The World Health Organization declared monkeypox a public health emergency of international concern in July 2022.
In a study recently published in Science, a research team from the Institute of Microbiology of the Chinese Academy of Sciences revealed the working mechanism of monkeypox virus (MPXV) DNA polymerase.
MPXV belongs to the Orthopoxvirus genus of the Poxviridae family. It is a large double-stranded DNA virus that replicates exclusively in the cytoplasm of infected cells. After entry, the virus initiates early gene transcription events, and viral DNA synthesis occurs at perinuclear sites called viral factories. The MPXV replicative holoenzyme contains catalytic polymerase F8 as well as a heterodimeric processivity factor consisting of A22 and uracil-DNA glycosylase E4. The holoenzyme is an ideal target for drug development.
Although previous genetic, biochemical, and structural studies of the core replication machinery of the Vaccinia virus (VACV) have advanced the understanding of poxvirus DNA replication, a reliable high-resolution structure of the replicating state of the Orthopoxvirus polymerase holoenzyme, and the mode of operation of the processivity factor, had not been elucidated.
The researchers first determined the structure of the MPXV DNA polymerase holoenzyme in its replicating state. The structure of the holoenzyme/DNA complex contains one F8, one A22, one E4, and the primer/template DNA, as well as an incoming dTTP substrate in a closed conformation.
The F8 and E4 resemble the counterparts of VACV. A22 can be divided into three domains: the A22 NTD, middle domain (Mid), and C-terminal domain (CTD), with the NTD and CTD binding with E4 and F8, respectively. The Mid displays high structural similarities to DNA ligases but does not possess ordinary ligase activity like T4 ligase.
Compared with the structures of adenylation domains from the T4 and ASFV ligases, the putative ligase active site of the A22 Mid is replaced by hydrophobic and negatively charged residues, which may prevent the binding of ATP substrate. Therefore, A22 may comprise a degenerative ligase domain acting simply as a flexible linker.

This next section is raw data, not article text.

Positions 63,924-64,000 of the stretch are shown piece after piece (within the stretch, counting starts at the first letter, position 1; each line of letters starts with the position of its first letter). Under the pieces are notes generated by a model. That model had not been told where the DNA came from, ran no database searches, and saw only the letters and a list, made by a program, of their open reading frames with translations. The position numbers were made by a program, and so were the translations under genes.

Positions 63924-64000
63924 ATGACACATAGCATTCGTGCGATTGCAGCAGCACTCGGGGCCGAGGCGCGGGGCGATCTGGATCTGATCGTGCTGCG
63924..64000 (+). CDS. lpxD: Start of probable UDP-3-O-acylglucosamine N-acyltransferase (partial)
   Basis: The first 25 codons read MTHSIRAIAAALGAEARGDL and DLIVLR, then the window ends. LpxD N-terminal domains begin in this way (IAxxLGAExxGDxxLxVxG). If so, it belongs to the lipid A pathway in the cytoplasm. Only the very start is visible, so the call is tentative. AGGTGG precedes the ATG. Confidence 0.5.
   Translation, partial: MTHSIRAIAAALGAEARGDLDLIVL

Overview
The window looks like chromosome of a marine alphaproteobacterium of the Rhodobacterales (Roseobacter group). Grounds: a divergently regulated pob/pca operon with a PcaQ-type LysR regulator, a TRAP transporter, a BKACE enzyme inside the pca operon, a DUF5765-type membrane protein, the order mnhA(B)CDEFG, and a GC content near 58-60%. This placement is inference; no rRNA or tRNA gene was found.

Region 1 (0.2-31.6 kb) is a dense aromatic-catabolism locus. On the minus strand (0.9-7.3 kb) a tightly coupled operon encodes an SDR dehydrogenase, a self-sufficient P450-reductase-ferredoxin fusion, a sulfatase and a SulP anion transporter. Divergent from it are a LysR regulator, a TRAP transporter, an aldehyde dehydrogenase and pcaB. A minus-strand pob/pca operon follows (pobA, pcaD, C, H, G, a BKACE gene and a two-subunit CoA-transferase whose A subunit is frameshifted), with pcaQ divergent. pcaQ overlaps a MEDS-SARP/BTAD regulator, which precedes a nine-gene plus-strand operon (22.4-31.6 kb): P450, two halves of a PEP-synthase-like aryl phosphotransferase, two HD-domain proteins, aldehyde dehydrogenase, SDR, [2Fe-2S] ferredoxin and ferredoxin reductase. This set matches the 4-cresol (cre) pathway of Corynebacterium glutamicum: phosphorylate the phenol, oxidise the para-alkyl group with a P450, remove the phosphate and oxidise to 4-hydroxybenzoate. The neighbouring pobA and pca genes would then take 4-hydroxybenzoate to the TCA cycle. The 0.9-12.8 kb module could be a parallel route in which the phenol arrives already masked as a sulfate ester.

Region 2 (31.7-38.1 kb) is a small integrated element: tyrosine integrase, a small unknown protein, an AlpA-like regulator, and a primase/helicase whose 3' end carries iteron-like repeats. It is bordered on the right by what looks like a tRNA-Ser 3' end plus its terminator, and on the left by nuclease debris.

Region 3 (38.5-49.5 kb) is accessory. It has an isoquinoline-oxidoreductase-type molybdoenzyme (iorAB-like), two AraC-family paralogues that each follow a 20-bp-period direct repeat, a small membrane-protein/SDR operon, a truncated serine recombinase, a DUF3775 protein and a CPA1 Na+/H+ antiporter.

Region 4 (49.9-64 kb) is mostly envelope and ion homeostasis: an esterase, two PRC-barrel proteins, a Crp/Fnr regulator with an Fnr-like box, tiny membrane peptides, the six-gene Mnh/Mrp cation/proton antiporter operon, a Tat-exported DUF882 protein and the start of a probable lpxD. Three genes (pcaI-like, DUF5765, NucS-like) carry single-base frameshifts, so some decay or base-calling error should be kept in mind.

In addition, the researchers revealed that MPXV polymerase has a DNA binding mode that is similar to other B-family DNA polymerases from different species.
Compared with the structure of VACV polymerase in the apo state, the finger domain rotates toward the palm domain by approximately 17° in the replicating state. This rotation drags the positively charged Arg634 and Lys661 of the fingers domain closer to the active site, where they can interact with the triphosphate group of incoming dNTP.
The thumb domain also makes a significant rotation to wrap around the primer-template DNA duplex on its minor groove side. The DNA duplex is accommodated in a positively charged groove of the thumb domain, as observed in other B-family DNA polymerases.
For B-family DNA polymerases, proliferating cell nuclear antigen (PCNA) or PCNA-like proteins are required for high processivity. However, for poxviruses, including MPXV and VACV, no homologous PCNA-like proteins have been identified in the viral genome. Instead, the poxvirus-specific A22-E4 heterodimer is responsible for the high processivity of DNA replication.
The researchers in this study also demonstrated that F8 polymerase alone dissociated from the primer-template DNA after incorporating less than 14 nt, while the addition of the A22-D4 heterodimer conferred processivity to F8 in a concentration-dependent manner.
The E4 cofactor interacts with the Exo of F8 polymerase, and together with the NTD of F8, they form a closed-ring channel to encircle the single-stranded template DNA and prevent dissociation from the holoenzyme complex, suggesting a “forward sliding clamp” mechanism.
In contrast, in the yeast DNA polymerase complex, the Exo and NTD form an open semicircular channel to accommodate the single-stranded template DNA, and the trimeric PCNA ring encircles the template-product DNA duplex, a process known as the “backward sliding clamp.” This architectural difference between MPXV and yeast polymerase complexes is responsible for the different processivity mechanisms during DNA replication events.
In conclusion, the findings of this study reveal the mechanism of MPXV genome replication and may guide the development of anti-poxvirus drugs.
This article is based on a press release from the Chinese Academy of Sciences Headquarters.